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Summer 2012 was a mixed bag for families at the movies

By Jeffrey Peterson

For the Deseret News

Published: Thursday, Aug. 30 2012 3:25 p.m. MDT

Similarly, “Madagascar 3: Europe’s Most Wanted” and Pixar’s “Brave” have, respectively, pulled in an additional $369 million and $212.3 million from non-U.S. markets.

Ultimately, though, the summer of 2012 belonged to a trifecta of superhero movies that varied pretty widely in terms of content and appropriateness for children. “The Avengers,” perhaps the most family-friendly of the three (in spite of its “Transformers”-scale violence), kicked off the season with a record-setting opening weekend haul of $207.4 million, eventually earning a whopping $1.49 billion worldwide — just below “Titanic” and “Avatar” on the list of highest-grossing films of all time. Even Christopher Nolan’s “The Dark Knight Rises,” which has so far brought in $959 million in global box office, couldn’t dethrone Marvel’s team of super-powered brawlers this summer.

Rounding out the top three movies of the season, “The Amazing Spider-Man,” Sony’s more “grounded” take on the web-slinging hero starring Andrew Garfield, has so far earned $704 million, guaranteeing at least one sequel to the divisive franchise reboot.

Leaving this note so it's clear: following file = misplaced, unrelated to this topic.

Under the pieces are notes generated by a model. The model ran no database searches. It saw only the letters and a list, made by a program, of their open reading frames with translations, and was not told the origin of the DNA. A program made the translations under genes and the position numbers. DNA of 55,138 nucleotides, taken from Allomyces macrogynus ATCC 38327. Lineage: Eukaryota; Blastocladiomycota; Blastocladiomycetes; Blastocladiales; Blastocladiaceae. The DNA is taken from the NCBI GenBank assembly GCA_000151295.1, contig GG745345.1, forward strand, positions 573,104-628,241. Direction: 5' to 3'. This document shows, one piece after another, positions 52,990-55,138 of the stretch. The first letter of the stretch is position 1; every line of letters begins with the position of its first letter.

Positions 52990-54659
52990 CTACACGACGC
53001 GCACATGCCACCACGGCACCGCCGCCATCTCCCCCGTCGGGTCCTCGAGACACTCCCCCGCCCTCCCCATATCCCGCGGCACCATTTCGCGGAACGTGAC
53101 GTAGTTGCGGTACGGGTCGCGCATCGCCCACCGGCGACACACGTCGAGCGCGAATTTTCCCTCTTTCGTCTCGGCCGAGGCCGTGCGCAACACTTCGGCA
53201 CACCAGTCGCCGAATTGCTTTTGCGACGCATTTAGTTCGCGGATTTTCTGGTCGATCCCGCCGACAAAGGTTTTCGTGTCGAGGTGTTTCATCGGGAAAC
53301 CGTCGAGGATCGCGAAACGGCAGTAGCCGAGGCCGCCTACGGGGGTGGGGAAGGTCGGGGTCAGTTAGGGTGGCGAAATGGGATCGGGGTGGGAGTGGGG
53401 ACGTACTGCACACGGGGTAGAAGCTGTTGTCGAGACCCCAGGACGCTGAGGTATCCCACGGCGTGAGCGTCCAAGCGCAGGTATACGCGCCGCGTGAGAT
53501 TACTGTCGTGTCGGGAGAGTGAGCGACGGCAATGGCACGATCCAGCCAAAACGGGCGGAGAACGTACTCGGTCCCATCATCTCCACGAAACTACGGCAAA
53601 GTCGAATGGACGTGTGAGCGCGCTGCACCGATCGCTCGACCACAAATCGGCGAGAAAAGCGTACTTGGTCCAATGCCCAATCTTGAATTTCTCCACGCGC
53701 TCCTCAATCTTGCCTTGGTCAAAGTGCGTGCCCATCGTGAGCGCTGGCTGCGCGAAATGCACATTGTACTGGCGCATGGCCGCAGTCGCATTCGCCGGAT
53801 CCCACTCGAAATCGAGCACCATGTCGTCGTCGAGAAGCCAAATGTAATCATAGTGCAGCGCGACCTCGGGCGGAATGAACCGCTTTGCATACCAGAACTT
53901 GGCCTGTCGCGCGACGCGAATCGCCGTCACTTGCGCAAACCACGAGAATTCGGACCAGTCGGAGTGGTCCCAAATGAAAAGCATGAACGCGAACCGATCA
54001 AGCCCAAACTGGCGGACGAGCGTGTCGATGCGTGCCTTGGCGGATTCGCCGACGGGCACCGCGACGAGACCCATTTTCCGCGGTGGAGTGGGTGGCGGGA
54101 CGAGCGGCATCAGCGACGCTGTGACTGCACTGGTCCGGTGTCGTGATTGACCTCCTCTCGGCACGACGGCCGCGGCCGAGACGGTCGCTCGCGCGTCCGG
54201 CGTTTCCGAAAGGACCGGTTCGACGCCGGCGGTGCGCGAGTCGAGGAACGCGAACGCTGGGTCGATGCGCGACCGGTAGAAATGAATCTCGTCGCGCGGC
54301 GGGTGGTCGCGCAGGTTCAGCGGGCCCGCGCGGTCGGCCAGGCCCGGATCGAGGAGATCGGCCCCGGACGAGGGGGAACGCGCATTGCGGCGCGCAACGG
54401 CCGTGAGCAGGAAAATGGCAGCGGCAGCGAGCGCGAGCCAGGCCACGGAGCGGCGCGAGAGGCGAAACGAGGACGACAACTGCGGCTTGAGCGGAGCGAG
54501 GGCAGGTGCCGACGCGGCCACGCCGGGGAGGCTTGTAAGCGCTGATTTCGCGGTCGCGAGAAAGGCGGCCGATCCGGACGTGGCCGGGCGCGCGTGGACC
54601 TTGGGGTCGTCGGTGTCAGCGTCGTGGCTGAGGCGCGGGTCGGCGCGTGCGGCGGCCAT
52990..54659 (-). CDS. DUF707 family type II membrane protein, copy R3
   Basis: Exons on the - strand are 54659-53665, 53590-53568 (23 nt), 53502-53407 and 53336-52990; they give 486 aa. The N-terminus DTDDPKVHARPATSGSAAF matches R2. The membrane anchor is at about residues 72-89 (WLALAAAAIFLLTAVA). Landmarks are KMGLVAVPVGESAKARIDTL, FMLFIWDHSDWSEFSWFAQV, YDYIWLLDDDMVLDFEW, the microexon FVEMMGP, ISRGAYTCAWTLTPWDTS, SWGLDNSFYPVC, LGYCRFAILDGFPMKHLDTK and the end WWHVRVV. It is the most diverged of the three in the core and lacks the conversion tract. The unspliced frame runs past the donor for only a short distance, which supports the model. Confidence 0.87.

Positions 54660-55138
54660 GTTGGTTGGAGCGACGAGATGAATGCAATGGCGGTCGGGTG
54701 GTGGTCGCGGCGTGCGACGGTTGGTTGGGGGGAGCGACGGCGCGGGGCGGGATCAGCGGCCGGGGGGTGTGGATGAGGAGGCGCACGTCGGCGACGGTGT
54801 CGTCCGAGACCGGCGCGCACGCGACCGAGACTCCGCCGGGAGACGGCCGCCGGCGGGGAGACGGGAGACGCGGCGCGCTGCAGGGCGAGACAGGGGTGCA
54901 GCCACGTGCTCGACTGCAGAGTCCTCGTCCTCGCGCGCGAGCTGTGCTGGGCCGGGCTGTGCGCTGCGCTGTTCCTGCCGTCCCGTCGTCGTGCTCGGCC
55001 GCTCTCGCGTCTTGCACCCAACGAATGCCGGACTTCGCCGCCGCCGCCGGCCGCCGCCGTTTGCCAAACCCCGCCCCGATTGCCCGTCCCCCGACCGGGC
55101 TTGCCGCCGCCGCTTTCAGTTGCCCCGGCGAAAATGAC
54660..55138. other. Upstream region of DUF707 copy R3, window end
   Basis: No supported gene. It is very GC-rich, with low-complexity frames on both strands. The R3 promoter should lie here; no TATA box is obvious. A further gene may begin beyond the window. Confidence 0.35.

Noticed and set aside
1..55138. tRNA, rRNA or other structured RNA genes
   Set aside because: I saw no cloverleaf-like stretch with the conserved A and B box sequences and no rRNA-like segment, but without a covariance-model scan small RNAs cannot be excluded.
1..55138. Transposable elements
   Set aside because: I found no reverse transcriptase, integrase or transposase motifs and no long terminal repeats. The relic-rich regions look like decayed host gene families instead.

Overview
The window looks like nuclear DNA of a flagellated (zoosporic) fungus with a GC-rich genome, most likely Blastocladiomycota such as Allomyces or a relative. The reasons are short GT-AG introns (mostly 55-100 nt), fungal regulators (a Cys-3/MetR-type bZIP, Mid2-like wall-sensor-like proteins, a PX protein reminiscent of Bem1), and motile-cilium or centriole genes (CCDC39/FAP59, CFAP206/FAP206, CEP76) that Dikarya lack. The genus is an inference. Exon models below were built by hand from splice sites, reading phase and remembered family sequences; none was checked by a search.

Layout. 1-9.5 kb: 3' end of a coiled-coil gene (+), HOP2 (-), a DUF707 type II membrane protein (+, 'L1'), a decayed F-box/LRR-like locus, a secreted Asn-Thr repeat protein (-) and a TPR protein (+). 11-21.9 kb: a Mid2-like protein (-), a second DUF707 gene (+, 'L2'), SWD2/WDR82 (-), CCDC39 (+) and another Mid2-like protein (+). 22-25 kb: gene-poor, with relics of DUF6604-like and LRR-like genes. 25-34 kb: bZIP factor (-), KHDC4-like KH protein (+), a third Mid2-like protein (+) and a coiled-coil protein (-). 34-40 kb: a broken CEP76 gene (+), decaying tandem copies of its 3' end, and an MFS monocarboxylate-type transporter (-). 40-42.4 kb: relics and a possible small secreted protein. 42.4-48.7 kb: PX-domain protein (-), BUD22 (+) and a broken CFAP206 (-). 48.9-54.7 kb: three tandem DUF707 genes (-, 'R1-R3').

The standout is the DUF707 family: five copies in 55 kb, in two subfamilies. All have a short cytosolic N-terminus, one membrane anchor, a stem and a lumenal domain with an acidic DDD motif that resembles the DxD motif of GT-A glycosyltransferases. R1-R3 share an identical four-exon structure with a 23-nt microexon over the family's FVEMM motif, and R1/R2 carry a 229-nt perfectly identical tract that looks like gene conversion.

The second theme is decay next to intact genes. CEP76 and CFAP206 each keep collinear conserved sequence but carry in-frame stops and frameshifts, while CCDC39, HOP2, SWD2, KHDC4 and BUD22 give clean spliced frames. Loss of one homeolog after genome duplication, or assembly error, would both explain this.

For slightly older audiences who nevertheless wished to avoid the bombastic violence and sexual content of many Hollywood films, this summer also had a few art house hits that made pretty sizable waves considering their budgets. Indie auteur Wes Anderson’s “Moonrise Kingdom,” for instance, set records of its own, earning $669,000 in just four theaters before expanding nationwide.

Likewise, the magical realist fantasy “Beasts of the Southern Wild,” a critical favorite when it debuted earlier this year at the Sundance Film Festival in Park City, has done remarkably well, making $8.9 million while in limited release.

Surprisingly, some of the summer’s most varied and refreshingly original films have appeared in the so-called dog days of summer, right as parents and kids turn their attention to the beginning of school. August releases like “ParaNorman” and the fairly tame PG-13 chase movie “Premium Rush” demonstrate the value of unique ideas in a market increasingly dominated by sequels, prequels, remakes and reboots.

For a complete list of summer films and how they’ve performed at the box office, check out the website boxofficemojo.com.

A native of Utah Valley and a devoted cinephile, Jeff is currently studying humanities and history at Brigham Young University.

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